Las Setas de Sevilla, Pl de la Encarnación, s/n, Seville, Spain, 0034 954 56 15 12

Situated underneath the vast canopies of Seville’s Setas on the popular Plaza de la Encarnación is Los Alcazares, one of the best tapas joints in central Seville. From its small, traditional bar room or outside terrace you can watch life unfold on the busy plaza while sipping on a cold beer or sweet manzanilla. Alcazares is popular with tourists, but the old-fashioned décor (think bullfighting and fiesta posters) and its popularity with nearby office workers who stop in for a quick tapas and beer at lunchtime mean it doesn’t feel touristy.

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Mosques to visit in Spain

Mosques to visit in Spain

Mosques to visit in Spain

By Sakina Kamrudeen | 15, Nov, 2017

Magnificent Mosques of Spain
Spain has a long and colourful history, having first been conquered by the Roman Empire until the Middle Ages, when in the 8th century, Spain became a part of the ever-expanding Umayyad Caliphate. Although later, in the 15th century, Imperialism invaded Spain, followed by the wars for liberalization in the 18th century, leading to the Spanish civil war and finally establishing Spain as a Democracy.
This Islamic reign by the Muslim Moors in the Iberian Peninsula indelibly left its mark on modern-day Spain, resulting in the Spanish kingdom being dotted with some of the most beautiful mosques with an awe-inspiring architecture of that era. Thus, for the Muslim traveller on a holiday in Spain, some of the world’s most amazing Mosques await you. In fact, visiting these wonderous Spanish Mosques must be on the ‘to-do’ list for any Halal trip to Spain.
So, review these renowned Mosques, and locate them on your mobile, to experience a prayer place which has been standing for over a thousand years!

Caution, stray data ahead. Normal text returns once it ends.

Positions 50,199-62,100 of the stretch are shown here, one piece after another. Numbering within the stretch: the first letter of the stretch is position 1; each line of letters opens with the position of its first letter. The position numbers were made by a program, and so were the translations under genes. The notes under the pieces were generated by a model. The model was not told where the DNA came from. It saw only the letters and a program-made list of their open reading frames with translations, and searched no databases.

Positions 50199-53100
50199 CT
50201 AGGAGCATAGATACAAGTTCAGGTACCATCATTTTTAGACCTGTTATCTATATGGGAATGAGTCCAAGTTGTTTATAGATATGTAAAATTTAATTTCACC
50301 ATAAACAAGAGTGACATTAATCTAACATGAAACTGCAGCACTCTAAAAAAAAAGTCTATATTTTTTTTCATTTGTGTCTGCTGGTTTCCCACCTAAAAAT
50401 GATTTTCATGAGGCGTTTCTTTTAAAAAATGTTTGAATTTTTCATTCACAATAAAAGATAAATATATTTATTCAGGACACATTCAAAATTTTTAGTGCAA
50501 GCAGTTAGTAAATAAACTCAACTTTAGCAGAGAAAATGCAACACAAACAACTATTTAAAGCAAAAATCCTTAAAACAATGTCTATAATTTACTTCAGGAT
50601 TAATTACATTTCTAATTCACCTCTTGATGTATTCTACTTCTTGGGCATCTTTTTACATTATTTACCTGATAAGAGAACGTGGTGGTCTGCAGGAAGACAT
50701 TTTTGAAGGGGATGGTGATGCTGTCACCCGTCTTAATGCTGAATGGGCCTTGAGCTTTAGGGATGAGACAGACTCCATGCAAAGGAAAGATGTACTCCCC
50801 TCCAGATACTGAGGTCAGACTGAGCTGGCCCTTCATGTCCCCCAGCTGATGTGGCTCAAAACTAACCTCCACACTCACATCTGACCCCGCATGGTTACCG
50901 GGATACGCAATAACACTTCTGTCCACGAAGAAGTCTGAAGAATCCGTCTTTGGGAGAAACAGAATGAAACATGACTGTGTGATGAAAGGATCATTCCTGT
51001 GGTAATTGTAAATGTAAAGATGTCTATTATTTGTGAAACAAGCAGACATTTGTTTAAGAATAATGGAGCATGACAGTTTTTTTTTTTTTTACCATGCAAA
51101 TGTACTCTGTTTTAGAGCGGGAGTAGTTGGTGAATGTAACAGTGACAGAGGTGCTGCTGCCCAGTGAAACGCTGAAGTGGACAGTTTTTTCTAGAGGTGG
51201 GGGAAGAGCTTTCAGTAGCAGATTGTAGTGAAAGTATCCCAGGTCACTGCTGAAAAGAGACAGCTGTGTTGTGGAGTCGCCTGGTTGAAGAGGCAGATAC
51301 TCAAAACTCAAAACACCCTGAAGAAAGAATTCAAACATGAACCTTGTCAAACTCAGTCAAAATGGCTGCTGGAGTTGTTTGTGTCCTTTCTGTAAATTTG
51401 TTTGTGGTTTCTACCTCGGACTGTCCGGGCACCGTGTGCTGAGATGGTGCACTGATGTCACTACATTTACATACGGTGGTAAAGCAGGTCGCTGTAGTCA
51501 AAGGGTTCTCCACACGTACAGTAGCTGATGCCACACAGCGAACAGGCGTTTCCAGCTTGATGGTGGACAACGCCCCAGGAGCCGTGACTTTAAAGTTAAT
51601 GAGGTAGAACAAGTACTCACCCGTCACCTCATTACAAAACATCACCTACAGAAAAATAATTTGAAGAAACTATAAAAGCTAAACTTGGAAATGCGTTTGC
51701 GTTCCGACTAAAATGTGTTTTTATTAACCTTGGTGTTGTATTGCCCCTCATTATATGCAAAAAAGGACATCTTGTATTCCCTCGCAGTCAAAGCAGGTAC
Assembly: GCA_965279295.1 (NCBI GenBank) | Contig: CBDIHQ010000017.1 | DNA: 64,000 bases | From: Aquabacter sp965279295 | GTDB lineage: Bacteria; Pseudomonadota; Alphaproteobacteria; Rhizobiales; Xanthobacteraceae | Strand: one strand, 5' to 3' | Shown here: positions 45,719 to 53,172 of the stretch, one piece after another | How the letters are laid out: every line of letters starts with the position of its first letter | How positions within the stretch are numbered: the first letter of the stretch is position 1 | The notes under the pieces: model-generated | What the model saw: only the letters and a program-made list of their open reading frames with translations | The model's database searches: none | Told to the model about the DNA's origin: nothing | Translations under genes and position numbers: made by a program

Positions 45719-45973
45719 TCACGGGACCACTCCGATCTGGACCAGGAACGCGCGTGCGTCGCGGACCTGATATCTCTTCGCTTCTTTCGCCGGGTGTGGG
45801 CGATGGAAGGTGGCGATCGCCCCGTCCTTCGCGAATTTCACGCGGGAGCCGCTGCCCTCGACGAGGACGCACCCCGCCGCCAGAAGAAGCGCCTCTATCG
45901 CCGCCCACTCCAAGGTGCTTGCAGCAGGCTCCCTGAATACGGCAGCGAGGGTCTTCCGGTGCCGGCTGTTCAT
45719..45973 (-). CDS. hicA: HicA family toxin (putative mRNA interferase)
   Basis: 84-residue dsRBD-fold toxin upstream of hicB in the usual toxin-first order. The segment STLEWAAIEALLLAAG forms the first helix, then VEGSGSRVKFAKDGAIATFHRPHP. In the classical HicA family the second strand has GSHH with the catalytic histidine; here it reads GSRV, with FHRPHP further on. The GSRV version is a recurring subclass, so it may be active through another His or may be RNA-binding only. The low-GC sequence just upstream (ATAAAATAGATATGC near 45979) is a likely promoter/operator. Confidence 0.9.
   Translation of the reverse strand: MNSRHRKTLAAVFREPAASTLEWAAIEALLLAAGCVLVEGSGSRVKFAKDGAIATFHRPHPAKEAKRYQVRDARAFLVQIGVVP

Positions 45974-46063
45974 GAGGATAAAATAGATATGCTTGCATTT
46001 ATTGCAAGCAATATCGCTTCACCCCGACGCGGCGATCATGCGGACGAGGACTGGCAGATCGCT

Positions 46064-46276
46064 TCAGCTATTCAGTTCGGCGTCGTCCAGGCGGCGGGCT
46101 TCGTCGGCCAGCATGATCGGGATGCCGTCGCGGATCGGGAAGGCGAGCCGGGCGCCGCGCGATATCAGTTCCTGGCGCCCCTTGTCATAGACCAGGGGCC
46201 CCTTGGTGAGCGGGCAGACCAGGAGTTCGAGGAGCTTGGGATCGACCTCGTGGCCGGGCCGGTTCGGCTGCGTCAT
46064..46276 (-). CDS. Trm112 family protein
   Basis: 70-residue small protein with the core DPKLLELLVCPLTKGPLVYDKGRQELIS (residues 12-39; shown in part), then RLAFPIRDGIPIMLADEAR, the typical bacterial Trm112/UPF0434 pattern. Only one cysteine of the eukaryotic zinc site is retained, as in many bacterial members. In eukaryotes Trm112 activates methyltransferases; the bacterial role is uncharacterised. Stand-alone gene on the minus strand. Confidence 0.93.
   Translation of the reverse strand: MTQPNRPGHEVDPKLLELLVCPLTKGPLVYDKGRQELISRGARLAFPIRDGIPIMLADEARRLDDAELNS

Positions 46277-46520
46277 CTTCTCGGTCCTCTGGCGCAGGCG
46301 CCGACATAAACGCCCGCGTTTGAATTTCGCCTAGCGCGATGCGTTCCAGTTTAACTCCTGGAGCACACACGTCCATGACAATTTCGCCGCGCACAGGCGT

The Great Mosque of Córdoba

The Great Mosque of Córdoba located in the Spanish region of Andalusia was originally a small Christian Visigoth church. When the Moor Muslim’s came to rule Spain, Abd al-Rahman I ordered the construction of the Great Mosque in 784. This Mosque was further expanded by later Muslim rulers. This Mosque of Córdoba was important to the Islamic community of al-Andalus for three centuries. In 1236, Córdoba was converted to a Roman Catholic church. Since the early 21st century the Spanish Muslims have been lobbying the Roman Catholic church to allow them to pray at this site, but have however to date been denied permission.
In its heyday, the Great Mosque of Córdoba was used as the main place for prayer, it was also a hall for teaching Islam and the site for Sharia Law cases.

Architecture and Design

The architectural design of the Great Mosque of Córdoba is inspired by the Great Mosque of Damascus, the Dome of the Rock and the Aachen Cathedral. Architects also incorporate Roman columns of Gothic structure and others sent from different regions of Iberia as gifts. The Columns, arches and other decorative aspects of the Mosque were incorporated with ivory, jasper, porphyry, gold, silver, copper, and brass. Mosaics and azulejos were also incorporated in the design of the Mosque. The walls were also decorated with Quranic inscriptions. The mihrab of the Mosque was considered an architectural masterpiece with its geometric and flowing designs of plants.
However, when Córdoba was conquered by King Ferdinand III of Castile, the centre of the Great Mosque was converted into a Catholic cathedral. As time passed other Christian features were added such chapels and a nave. The minaret of the Mosque was also converted to the bell tower.

Interesting Facts

 

  • It is reported that Abd al-Rahman I is buried under the site of the Mosque.
  • Abd al-Rahman I initially named the Mosque ‘Aljama Mosque’ in honour of his wife.

MOSQUE Status

The Great Mosque of Córdoba was added to the list of UNESCO World Heritage Sites as a part of the Historic Center of Córdoba in 1984.
Although Muslims are not allowed to pray at this Mosque, it is a must visit with its amazing architecture and remarkable historical significance.
Opening Hours: Monday to Saturday – 10:00 am to 06:00 pm | Sunday and Religious Festive Days – 9:00 am to 10:30 am and 02:00 pm to 06:00 pm.
Tickets: Guided Tours – 40 € per person and free for children under 8 years old | Tours without a Guide – 10 € per person, 5 € for children between 10-14 years old and free for children under 10 years old.
Click here for more information about The Mosque of Córdoba

Mosque of Cristo de la Luz

The Mosque of Cristo de la Luz has remained nearly unchanged since its construction in 999 and is the only remaining former Moorish Mosque in the city of Toledo, Spain. Originally named the Mezquita Bab-al-Mardum, it is located near the Puerta del Sol, a city gate of Toledo, Spain, built in the late 14th century.

Architecture and Design